Catholics, Jews draft statement on schools, anti-Semitism, anti-Catholicism
By Jerry Filteau

Catholic News Service (
WASHINGTON – The annual U.S. Catholic-Orthodox Jewish consultation drafted a joint statement on school choice and heard a report on anti-Semitism and anti-Catholicism on the Internet during a meeting in New York June 14.

According to the report, the Internet has more than 5,000 hate sites and computer game offerings that are anti-Semitic or anti-Catholic or both.

The consultation involves the U.S. Conference of Catholic Bishops’ Committee on Ecumenical and Interreligious Affairs and the Rabbinical Council of America and Union of Orthodox Jewish Congregations of America.

In a joint press communique after the meeting, released by the USCCB in Washington June 20, the participants said the statement on school choice “was approved, pending several minor emendations.”

Eugene Fisher, an associate director of the USCCB Secretariat for Ecumenical and Interreligious Affairs, said the statement should be released this summer.

The communique said the statement addresses “the various constitutional approaches being considered in various states to provide equitable means of addressing the needs of the widest range of children, especially low-income families in various religious communities.”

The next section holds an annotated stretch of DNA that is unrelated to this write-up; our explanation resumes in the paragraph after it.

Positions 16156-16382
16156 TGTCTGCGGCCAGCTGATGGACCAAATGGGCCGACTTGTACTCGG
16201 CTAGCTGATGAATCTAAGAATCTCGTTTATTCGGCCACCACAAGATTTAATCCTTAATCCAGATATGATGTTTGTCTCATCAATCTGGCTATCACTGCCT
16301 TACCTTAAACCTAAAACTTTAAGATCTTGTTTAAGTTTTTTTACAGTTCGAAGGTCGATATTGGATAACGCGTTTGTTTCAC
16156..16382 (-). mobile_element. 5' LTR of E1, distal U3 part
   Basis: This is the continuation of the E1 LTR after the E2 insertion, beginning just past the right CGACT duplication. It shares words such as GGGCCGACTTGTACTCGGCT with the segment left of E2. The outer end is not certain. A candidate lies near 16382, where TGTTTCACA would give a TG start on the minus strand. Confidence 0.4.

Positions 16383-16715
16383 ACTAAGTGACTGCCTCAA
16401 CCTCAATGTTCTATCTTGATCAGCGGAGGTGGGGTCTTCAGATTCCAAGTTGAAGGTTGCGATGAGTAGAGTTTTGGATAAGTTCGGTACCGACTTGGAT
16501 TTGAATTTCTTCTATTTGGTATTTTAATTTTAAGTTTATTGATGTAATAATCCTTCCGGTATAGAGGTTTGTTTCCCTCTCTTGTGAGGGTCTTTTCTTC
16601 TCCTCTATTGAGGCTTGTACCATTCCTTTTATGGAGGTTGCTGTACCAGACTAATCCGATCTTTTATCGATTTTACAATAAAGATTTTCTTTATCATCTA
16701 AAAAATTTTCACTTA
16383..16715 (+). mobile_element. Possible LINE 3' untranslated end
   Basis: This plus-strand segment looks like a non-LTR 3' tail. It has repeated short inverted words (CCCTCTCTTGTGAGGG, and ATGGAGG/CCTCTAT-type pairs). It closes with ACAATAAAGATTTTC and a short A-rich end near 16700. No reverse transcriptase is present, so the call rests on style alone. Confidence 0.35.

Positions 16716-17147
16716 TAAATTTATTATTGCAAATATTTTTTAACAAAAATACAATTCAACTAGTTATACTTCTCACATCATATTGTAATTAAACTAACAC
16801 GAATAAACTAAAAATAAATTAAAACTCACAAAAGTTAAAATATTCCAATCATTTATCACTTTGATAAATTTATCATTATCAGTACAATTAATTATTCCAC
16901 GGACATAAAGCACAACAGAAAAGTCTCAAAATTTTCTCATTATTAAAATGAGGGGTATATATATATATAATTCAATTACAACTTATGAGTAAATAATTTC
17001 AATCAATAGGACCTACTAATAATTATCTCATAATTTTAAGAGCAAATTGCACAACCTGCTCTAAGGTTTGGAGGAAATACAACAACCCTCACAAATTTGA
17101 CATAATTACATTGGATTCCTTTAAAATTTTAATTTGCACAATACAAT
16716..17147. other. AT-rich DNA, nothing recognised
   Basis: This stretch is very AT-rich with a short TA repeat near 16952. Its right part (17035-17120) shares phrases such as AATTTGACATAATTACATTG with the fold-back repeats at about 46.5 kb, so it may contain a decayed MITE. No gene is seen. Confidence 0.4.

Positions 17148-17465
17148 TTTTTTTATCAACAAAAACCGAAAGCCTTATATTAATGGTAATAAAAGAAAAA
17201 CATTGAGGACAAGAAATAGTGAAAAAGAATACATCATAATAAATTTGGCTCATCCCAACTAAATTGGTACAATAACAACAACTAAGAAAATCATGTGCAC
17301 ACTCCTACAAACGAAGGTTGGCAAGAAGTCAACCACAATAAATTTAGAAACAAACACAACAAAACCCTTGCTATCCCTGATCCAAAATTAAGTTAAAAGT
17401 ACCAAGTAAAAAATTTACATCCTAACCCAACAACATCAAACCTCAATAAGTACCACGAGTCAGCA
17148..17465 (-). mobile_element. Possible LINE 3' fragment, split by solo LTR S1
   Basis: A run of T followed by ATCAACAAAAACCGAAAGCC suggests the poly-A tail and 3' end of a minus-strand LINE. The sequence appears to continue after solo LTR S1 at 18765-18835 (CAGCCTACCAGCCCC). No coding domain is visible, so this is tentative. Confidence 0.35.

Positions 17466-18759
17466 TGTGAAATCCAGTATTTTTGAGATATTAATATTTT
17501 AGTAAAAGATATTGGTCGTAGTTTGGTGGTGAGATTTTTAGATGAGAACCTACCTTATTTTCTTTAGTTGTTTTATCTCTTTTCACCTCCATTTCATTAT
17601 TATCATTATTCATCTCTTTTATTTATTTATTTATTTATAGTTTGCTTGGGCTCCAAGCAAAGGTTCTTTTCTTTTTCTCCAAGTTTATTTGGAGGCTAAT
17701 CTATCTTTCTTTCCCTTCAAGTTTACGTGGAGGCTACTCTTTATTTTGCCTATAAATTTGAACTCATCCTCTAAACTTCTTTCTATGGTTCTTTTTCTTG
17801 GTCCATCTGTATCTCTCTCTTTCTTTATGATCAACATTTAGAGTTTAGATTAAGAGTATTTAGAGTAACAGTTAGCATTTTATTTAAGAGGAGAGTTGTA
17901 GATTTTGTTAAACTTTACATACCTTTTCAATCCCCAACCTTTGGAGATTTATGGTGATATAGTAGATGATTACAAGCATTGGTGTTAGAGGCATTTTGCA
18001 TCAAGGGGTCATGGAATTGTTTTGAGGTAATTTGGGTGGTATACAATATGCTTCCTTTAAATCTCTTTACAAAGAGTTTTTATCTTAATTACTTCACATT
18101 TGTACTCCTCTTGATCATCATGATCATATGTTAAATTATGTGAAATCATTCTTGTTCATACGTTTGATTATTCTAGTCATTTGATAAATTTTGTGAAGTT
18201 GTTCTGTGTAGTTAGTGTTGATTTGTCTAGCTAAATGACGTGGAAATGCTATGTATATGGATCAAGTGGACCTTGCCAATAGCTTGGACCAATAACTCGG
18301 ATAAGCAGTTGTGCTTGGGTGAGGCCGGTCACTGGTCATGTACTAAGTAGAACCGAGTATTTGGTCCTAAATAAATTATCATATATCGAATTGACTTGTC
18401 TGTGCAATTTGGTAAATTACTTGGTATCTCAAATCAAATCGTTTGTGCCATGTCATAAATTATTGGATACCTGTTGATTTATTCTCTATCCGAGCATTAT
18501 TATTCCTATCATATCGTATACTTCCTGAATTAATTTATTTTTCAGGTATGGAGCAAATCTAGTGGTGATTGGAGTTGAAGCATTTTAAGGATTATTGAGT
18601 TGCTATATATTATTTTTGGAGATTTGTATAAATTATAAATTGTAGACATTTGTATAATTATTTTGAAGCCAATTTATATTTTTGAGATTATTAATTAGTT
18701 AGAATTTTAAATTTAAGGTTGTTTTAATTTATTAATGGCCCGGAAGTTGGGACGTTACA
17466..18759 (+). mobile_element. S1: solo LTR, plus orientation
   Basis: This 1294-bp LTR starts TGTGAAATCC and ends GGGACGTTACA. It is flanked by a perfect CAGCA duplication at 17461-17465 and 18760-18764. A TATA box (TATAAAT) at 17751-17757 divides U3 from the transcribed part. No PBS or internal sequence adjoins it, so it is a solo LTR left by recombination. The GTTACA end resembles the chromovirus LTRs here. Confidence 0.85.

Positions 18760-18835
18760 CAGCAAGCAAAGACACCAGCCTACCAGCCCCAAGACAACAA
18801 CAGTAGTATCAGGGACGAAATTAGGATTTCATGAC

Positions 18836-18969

Mark Weitzman of the Simon Wiesenthal Center presented the results of his study of hate sites on the Internet.

The communique said he told the group that hatred-promoting games on the Internet include such action as shooting “wetbacks” – Mexican immigrants – and running death camps for Jews.

“There are a number of common themes in the sites aimed primarily at Jews and/or the Catholic Church,” the communique said. “Both are frequently linked with Satan and portrayed as conspiratorial, ever plotting to take over the world, and as polluting the racial purity of the white race.”

Weitzman also found significant differences.

“What makes the two forms of hate-mongering different,” the communique said, “is that the anti-Catholic sites do not call for genocide of all Catholics as the anti-Semitic sites do for Jews, and they are not sponsored by governments, while a number of anti-Semitic sites are sponsored by Arab governments.”

Weitzman told the group that there is a need to alert schools, public and private, “that they cannot simply assign a topic and let children loose on the Net,” the communique said.

“Jews and Catholics must work together to combat the stereotypes of us both that are all too prevalent in modern society,” it added.

The co-chairman of the meeting on the Catholic side was Bishop William F. Murphy of Rockville Centre, N.Y. The Jewish co-chairman was Rabbi Fabian Schonfeld of the Young Israel of Kew Gardens Hills congregation in New York, chairman of the Interreligious Affairs Committee of the Rabbinical Council of America.